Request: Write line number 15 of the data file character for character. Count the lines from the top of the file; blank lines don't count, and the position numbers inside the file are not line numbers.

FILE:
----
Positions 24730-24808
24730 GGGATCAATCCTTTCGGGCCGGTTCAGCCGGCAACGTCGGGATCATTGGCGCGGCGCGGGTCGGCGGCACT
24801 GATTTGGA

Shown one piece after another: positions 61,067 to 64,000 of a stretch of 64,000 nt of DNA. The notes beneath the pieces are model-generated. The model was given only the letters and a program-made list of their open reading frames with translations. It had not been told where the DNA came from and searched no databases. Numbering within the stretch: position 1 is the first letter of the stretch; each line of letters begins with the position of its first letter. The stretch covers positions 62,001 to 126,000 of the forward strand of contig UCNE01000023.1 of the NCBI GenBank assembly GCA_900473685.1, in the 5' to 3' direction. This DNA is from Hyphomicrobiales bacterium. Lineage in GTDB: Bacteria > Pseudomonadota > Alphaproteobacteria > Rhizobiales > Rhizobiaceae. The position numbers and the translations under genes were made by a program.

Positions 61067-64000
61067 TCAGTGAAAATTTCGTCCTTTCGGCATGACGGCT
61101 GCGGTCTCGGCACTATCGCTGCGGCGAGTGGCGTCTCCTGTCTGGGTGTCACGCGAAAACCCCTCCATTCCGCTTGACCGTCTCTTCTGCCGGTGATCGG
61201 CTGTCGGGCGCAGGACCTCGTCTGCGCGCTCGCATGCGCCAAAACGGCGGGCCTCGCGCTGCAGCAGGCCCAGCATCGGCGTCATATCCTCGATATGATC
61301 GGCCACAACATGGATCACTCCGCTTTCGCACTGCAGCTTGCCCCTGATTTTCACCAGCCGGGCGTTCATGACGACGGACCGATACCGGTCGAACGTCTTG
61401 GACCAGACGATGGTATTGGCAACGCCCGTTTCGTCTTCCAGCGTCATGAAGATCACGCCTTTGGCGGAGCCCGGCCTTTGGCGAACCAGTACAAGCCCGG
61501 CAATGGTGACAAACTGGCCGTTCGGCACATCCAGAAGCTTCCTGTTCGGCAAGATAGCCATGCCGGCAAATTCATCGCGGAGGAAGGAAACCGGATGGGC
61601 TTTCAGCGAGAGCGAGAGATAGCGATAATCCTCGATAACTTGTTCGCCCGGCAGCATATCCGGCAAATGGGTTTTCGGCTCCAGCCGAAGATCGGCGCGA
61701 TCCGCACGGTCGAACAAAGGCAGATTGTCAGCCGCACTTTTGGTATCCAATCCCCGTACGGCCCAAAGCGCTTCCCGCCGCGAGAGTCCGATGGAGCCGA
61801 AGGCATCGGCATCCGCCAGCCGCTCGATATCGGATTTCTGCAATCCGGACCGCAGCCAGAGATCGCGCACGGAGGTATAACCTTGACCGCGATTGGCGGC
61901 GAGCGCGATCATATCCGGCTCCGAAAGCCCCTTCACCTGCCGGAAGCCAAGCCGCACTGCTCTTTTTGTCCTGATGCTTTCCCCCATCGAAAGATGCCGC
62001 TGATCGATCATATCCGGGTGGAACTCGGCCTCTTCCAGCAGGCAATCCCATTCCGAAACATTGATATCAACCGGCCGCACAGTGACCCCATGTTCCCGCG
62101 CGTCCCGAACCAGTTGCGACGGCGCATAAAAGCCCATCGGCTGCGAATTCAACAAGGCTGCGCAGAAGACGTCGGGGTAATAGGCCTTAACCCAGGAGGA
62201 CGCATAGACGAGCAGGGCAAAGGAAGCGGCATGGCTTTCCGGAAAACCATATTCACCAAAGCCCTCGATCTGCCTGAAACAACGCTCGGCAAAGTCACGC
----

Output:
61901 GAGCGCGATCATATCCGGCTCCGAAAGCCCCTTCACCTGCCGGAAGCCAAGCCGCACTGCTCTTTTTGTCCTGATGCTTTCCCCCATCGAAAGATGCCGC